Sunday, October 5, 2014

Spotlight: Walter Naumann


Dr. Walter Friedrich Naumann
Nov. 3, 1910-Jan. 1997

A picture from Naumann's AFSC File

In 1939, another refugee was welcomed by McPherson College, a professor: Dr. Walter Naumann. Just like Opa, Dr. Naumann was assisted by the American Friends Service Committee (AFSC). We will look at one of his correspondences with the AFSC next blog. We will follow some of his case file and share it with you in the future. This is some of Walter’s story from his AFSC file and what I could find on the internet. Enjoy his story.

A picture from the Spectator,
the McPherson student Newspaper:
1939
Walter Naumann was born in Nov 3, 1910 in the mountains of Bohemia. He came from a long line of Protestant ministers. His uncle was Friedrich Naumann, a German liberal politician (according to wikipedia, Friedrich co-founded the German Democratic Party and was “the father of the constitution of the Weimar Republic”). Walter studied literature, specifically French, with the Romance scholar Ernst Robert Curtius, under whose guidance he earned his PhD at the University of Bonn. From there, he went on to teach in various places...five months in Italy, four months in Spain, and then at the University of Toulouse in France. On our more recent timeline in the blog, he is in a hostel from February to March of 1939, then went to teach briefly at Pacific College in Oregon. By March of 1939, he is in Cambridge, MA. The AFSC works to get him a permanent position at a college, which ends up being at McPherson College.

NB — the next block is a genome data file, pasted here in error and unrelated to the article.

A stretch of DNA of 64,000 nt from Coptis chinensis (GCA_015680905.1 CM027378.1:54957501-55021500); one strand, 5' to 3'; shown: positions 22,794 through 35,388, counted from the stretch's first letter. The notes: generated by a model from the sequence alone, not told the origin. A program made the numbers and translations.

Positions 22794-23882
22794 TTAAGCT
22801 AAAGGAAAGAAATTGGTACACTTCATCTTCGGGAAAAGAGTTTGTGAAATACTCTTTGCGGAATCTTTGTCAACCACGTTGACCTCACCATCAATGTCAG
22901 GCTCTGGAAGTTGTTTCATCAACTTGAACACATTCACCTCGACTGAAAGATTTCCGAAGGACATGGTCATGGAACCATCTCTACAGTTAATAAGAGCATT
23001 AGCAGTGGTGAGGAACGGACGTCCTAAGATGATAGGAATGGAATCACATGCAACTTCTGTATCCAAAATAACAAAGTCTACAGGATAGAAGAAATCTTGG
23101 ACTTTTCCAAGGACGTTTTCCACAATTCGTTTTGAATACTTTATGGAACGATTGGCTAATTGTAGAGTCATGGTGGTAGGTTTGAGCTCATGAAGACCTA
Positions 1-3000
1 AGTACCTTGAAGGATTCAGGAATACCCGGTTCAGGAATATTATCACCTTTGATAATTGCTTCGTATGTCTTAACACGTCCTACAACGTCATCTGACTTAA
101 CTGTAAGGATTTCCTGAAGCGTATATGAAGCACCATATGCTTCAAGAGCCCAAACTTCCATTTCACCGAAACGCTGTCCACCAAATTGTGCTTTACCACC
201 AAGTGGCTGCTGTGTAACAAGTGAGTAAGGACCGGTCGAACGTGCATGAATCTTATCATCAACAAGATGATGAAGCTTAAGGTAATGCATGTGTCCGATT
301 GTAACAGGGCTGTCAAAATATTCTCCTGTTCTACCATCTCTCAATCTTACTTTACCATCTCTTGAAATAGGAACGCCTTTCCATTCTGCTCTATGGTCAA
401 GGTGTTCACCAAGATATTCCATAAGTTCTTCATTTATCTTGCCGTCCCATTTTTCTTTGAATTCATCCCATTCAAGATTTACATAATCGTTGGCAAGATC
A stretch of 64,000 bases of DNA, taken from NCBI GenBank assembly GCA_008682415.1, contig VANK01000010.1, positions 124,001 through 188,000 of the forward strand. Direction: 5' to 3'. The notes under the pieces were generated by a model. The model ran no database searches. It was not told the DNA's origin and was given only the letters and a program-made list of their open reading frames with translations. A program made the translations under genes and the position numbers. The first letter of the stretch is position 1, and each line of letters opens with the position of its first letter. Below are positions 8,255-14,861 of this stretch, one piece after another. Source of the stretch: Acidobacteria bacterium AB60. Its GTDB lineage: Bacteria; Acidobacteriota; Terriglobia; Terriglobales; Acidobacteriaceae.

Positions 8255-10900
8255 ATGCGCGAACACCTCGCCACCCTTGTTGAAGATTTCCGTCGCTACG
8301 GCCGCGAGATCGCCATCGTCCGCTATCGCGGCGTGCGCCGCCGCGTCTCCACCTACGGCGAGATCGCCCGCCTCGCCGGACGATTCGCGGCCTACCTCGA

In his AFSC file, you learn more about his desire to leave Germany. He was engaged to a Jewish girl, Hanna Jacobsohn, the daughter of a prominent former professor of German literature. While in Germany, if he were to continue his relationship with her, it would have been a race crime. So, he is trying to get her to the U.S. as well. He is successful and in January of 1941, they are married at McPherson College. 

I’ve pieced together information following his time at McPherson. He goes on to teach at University of Michigan and at Oberlin College. At University of Chicago, Wisconsin and Ohio University, he taught modern German literary history. He settled in at Ohio State University, where he held the rank of full professor. His family returned to Germany in 1954 and, when he was able in 1963, Walter Naumann went back to teach at the Technical University of Darmstadt. 

Throughout his career, he wrote many books and essays on the Romance languages and on many famous Austrian authors and playwrights. He died in January of 1997 and his wife died later that year.

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